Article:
Arguing that the best antidote for the cynicism that dominates the public conversation today is keeping people engaged, a trio of California state officials aimed to do just that during a well-attended, wide-ranging dialogue at the Middlebury Institute on April 13.
Hosted by the Institute’s Center for the Blue Economy (CBE), “Setting the Course: California Leadership in the Age of Trump” featured State Senator Bill Monning, Assemblymember Mark Stone, and California Secretary of Natural Resources John Laird in a conversation moderated by CBE Director Jason Scorse, chair of the Institute’s International Environmental Policy program. While environmental policy was one obvious focus of the conversation—and an area where California state policies are now significantly out of alignment with federal priorities—the conversation also ranged into discussions about the drivers of economic growth, immigration policy, budget priorities, and the influence of money in politics.
The three state officials agreed before a full house in the Institute’s Irvine Auditorium that climate change is one of the areas where the difference between state and federal perspectives and policies are the starkest today. Secretary Laird described Governor Jerry Brown’s pronouncements on climate change as “so crystal clear. He calls climate change ‘the existential crisis of our time’.” Calling the state’s ambitious climate change goals “aspirational” and acknowledging it will take “major steps” to hit them, Laird nonetheless argued that policies that focus on conservation and promoting renewable energy sources are “really good economics as well as really good for the environment.”
Senator Monning, a former faculty member at the Institute who is now California’s Senate Majority Leader, noted that the yawning divide between state and federal perspectives inspires some to prioritize a search for areas of agreement. He has a different view. “People say ‘You shouldn’t take them on, you shouldn’t provoke them. We’re going to lose funding for health care or law enforcement or other important programs.’ We’re not looking to provoke—we’re looking to protect. We’re looking to protect our environment, and our workforce, and all Californians.”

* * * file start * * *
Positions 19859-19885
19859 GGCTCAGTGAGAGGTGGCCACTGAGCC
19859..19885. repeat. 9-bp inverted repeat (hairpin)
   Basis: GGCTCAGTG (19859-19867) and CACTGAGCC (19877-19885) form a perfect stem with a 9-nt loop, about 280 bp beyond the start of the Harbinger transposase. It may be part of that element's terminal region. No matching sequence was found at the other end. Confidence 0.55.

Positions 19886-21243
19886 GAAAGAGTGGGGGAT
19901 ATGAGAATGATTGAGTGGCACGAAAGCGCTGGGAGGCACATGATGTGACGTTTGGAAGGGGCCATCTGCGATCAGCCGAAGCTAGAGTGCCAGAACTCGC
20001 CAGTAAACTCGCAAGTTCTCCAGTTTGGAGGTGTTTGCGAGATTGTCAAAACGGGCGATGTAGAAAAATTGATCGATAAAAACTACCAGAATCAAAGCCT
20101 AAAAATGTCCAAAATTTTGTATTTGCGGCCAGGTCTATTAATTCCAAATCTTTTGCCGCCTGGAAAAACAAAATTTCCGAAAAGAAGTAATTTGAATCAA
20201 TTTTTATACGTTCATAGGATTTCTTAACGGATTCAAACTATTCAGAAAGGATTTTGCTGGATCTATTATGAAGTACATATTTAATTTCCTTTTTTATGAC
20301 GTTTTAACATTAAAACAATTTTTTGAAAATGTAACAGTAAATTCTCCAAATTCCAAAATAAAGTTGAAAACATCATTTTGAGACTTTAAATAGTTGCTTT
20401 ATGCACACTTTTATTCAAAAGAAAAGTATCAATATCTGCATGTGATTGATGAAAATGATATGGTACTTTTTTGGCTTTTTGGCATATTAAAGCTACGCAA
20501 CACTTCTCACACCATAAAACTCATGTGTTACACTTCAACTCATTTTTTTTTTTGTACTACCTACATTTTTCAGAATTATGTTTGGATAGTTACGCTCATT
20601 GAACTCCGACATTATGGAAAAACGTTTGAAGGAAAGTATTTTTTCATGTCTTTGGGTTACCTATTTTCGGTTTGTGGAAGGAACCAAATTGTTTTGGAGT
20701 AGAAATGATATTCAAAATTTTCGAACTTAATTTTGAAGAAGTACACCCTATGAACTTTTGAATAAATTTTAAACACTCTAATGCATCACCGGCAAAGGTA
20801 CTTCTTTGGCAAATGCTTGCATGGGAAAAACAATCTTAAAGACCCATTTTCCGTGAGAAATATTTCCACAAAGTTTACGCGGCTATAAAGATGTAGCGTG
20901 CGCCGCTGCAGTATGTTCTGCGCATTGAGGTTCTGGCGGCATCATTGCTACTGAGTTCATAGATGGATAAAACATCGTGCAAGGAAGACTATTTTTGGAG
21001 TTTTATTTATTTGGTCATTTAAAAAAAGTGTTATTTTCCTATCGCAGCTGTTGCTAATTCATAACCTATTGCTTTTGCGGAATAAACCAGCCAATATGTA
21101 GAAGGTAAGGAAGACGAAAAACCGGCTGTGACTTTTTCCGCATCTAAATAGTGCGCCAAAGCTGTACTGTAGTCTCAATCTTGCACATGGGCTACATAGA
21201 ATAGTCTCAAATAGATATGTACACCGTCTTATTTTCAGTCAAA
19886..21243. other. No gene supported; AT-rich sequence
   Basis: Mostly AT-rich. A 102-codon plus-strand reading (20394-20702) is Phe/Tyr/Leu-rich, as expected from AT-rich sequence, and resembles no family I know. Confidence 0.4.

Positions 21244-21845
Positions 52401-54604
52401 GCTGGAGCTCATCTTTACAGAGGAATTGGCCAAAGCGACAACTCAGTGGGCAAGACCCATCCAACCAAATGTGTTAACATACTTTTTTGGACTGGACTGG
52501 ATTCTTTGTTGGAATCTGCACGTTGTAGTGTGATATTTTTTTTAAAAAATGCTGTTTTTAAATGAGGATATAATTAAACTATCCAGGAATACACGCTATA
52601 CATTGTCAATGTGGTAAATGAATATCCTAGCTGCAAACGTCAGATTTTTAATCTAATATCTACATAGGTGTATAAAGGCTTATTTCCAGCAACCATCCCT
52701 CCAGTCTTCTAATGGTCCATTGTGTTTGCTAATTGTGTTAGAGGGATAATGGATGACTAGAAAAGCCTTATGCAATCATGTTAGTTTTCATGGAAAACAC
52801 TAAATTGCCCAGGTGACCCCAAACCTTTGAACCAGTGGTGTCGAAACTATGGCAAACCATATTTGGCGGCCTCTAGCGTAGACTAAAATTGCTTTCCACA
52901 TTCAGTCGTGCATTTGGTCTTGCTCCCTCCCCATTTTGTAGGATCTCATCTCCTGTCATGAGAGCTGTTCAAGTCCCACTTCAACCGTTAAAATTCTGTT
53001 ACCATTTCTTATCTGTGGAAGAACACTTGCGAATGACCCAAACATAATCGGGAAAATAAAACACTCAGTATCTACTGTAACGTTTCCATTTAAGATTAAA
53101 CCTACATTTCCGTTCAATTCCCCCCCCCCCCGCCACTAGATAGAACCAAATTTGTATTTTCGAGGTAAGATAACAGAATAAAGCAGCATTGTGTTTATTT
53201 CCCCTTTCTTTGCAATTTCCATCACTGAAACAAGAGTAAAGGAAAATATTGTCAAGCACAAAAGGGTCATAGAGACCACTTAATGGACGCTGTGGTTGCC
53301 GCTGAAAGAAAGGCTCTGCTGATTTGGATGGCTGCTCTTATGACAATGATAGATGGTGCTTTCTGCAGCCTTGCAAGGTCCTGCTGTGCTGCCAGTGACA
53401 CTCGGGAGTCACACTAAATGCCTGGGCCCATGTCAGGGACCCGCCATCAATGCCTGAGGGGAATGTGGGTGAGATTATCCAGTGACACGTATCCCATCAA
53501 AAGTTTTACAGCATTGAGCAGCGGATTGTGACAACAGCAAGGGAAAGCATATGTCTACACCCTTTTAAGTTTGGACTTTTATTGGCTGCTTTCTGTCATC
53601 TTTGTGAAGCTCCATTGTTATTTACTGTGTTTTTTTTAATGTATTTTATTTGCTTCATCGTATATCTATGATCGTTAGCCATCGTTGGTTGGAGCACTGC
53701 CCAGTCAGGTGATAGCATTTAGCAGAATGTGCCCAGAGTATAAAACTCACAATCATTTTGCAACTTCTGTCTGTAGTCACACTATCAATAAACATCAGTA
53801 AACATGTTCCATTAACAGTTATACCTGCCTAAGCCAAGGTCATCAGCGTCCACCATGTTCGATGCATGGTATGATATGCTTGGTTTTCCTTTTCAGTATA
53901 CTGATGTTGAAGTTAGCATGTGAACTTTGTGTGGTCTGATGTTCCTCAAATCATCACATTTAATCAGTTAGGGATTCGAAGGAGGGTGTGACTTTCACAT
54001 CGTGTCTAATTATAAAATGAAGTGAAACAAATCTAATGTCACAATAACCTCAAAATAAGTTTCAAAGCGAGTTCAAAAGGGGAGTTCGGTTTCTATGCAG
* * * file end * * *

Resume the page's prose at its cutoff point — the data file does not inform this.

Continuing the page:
On the subject of what the state’s priorities should be, Assemblymember Stone noted that over the past few decades “We were building prisons instead of universities. We’ve been really upside down as far as what we’ve been investing in in California… We don’t have higher crime rates in California than other states, but we have the highest incarceration rate of any jurisdiction in the world. And it’s not making the community safer.” Stone went on to argue that “until we actually start closing prisons, we’re not going to be able to reduce the amount we’re spending on them and start to invest in higher education.”
Taking the long view on the question of what the average citizen can do to create positive change in the current political landscape, Monning concluded that “It’s all connected; there is no one single fix. The fix is engagement, it’s social action, and it’s broadening our vision to include communities that don’t necessarily live next door to us or look just like us.”
In brief introductory remarks, Vice President of Academic Affairs and Dean of the Institute Jeff Dayton-Johnson noted that the panel reflected the Institute’s core commitment to addressing the critical issues of our time while also engaging the broader Monterey-area community as part of that conversation.